The core focus of the EU MDRs is Postmarket surveillance [PMS], with the recent guidance document, TIR 20416:2020 reinforces this quite clearly. The goals of PMS are:
- Monitoring medical device safety and performance
- Meeting regulatory requirements
- Contributing to lifecycle management
To achieve these goals the guidance document wants manufacturers to:
- Actively and systematically gather data
- Record and analyze relevant data
- Focus on quality, safety, and performance
- Engage in PMS data gathering and, more importantly, analysis as a lifecycle activity
- Use this data to draw conclusions regarding quality, safety, and performance
- Modulate rigor of PMS activities based on the risk class
Further, the guidance states what is to be done with the collected data:
- To update the benefit-risk determination and to improve the risk management as referred to in Chapter 1 Annex I;
- To update the design and manufacturing information, the instructions for use. and the labeling;
- To update the clinical evaluation;
- To update the summary of safety and clinical performance referred to in Article 32;
- For the identification of needs for preventive, corrective, or field safety corrective action;
- For the identification of options to improve the usability, performance, and safety of the device;
- When relevant, to contribute to the PMS of other devices; and
- To detect and report trends in accordance with Article 88.
So, does Marketing or Product management play a role in PMS? Well look at it this way, if you don’t, then you are in for some surprises. Just look at the concepts in the lists above [bolded], do you currently play a role with regards to these concepts?
What role should we play?
At the very least, you as a marketer need to be aware of, and involved with, any PMS findings that might impact your product line or device.
I got involved with the design of the PMS process and reviewed every Incident Investigation. Communication to the field was only a small part of the role I always played.
The only thing worst than not having a formal PMS process is not knowing that you need one.
The PMS process should not be feared or viewed as a necessary evil but as an opportunity to better satisfy your customer and provide a safer product to the field.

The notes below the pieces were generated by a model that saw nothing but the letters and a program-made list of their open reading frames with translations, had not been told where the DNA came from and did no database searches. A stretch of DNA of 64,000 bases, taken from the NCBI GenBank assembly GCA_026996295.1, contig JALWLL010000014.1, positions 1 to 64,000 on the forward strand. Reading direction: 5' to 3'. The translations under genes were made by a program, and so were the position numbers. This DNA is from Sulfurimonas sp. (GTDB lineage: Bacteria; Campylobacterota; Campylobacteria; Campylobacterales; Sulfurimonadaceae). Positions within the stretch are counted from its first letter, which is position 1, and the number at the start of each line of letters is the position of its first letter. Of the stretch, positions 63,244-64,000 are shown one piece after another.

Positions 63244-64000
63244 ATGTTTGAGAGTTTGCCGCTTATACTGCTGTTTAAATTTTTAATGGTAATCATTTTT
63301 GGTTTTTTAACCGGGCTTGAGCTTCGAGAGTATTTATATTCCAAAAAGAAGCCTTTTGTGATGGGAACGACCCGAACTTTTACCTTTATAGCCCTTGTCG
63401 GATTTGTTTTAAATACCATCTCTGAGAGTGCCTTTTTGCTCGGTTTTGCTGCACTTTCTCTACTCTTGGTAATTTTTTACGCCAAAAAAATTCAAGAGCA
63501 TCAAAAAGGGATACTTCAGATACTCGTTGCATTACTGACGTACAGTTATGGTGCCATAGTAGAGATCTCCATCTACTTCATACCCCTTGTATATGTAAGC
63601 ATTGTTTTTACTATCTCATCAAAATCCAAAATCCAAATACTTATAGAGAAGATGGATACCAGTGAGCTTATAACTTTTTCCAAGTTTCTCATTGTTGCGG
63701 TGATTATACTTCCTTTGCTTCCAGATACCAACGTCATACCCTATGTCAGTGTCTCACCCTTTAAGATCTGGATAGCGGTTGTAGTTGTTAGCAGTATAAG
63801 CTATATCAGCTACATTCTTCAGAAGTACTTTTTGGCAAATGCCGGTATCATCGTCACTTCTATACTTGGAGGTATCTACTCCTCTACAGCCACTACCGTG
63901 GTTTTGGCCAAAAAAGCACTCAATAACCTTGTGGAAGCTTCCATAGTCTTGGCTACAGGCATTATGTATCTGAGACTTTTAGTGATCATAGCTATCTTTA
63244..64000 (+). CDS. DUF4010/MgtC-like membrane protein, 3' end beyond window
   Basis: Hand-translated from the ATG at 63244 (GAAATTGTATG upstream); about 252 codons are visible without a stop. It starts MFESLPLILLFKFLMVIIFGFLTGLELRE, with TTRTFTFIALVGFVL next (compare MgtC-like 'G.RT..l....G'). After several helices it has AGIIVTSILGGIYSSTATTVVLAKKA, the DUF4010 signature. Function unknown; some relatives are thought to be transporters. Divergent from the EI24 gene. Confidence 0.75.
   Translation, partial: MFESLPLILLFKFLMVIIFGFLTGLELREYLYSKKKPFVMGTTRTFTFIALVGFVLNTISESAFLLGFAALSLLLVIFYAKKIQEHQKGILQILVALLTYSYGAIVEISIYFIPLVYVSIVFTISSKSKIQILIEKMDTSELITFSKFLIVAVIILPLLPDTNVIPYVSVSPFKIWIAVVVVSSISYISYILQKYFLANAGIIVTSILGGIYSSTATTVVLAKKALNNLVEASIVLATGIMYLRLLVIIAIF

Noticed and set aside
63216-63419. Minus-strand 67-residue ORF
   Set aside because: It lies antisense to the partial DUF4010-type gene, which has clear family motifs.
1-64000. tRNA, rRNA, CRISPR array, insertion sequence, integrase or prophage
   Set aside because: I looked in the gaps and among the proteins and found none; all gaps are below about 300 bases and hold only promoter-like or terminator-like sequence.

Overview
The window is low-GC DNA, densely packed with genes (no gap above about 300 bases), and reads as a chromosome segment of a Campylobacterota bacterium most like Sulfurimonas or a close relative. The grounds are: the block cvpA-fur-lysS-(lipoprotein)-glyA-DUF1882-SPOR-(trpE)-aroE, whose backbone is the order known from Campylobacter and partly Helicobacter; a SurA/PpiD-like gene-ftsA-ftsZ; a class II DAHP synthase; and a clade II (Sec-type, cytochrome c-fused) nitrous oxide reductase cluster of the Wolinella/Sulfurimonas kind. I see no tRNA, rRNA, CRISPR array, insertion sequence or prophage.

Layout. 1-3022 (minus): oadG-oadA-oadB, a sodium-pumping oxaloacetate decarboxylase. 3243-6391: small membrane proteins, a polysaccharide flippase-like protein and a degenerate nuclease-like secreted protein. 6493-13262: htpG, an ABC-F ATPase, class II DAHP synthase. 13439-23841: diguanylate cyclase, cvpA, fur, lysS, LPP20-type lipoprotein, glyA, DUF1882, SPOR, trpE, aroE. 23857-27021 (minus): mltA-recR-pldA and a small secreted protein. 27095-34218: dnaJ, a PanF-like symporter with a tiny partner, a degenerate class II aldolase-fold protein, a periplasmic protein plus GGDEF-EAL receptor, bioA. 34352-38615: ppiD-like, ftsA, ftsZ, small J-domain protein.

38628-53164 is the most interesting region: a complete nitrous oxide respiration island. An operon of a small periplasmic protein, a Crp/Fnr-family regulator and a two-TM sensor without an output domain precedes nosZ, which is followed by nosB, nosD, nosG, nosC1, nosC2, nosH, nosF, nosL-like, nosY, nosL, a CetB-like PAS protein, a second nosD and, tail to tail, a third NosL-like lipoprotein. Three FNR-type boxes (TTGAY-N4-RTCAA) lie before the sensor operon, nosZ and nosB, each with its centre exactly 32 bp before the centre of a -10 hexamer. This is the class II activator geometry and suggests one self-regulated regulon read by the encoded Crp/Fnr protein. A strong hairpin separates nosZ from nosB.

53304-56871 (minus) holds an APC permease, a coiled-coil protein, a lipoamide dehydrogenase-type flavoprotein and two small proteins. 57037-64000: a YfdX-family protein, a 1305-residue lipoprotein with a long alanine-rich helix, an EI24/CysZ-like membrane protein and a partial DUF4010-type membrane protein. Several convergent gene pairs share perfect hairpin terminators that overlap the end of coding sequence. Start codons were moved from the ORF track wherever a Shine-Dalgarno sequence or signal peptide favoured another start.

Two types of data collection are required, proactive and reactive. As a marketer you need to support quality or customer service in writing and interrupting:
Proactive data from-
- Clinician user interviews
- The use or membership in registries
- PM clinical follow-up studies (if you have to do them make them worthwhile as a promotional opportunity
- Monitor the market environment for activity by competitors
Reactive data from-
- Service reports
- Maintenance reports
- Unsolicited observations from all stakeholder (good and bad)
All this data should be feedback to your new product development teams regularly.
You must, as a marketer, be involved with the PMS process!
- Make the regulatory processes work for you.
- If you are acting as a customer advocate get involved with every aspect of your product line.
- You are responsible for protecting the brand, PMS is a great early warning system when the brand is in jeopardy.
“Experience is what you get, right after you need it most.”
Make it a great day!
Tim Walker is the Principal Consultant for The Experia® Group, a consulting firm specializing in providing experience and expertise during critical device commercialization phases to increase the probability of success.
One-on-One, or, team coaching is available.
www.theexperiagroup.com. Contact, The Experia® Group for a free 30-minute consultation to determine if 30+ years of experience can contribute to your success. [email protected]
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 Risk-based Postmarket Surveillance In The Age Of EU MDR: Incident Investigation, Jayet Moon, December 11, 2020. Med Device Online.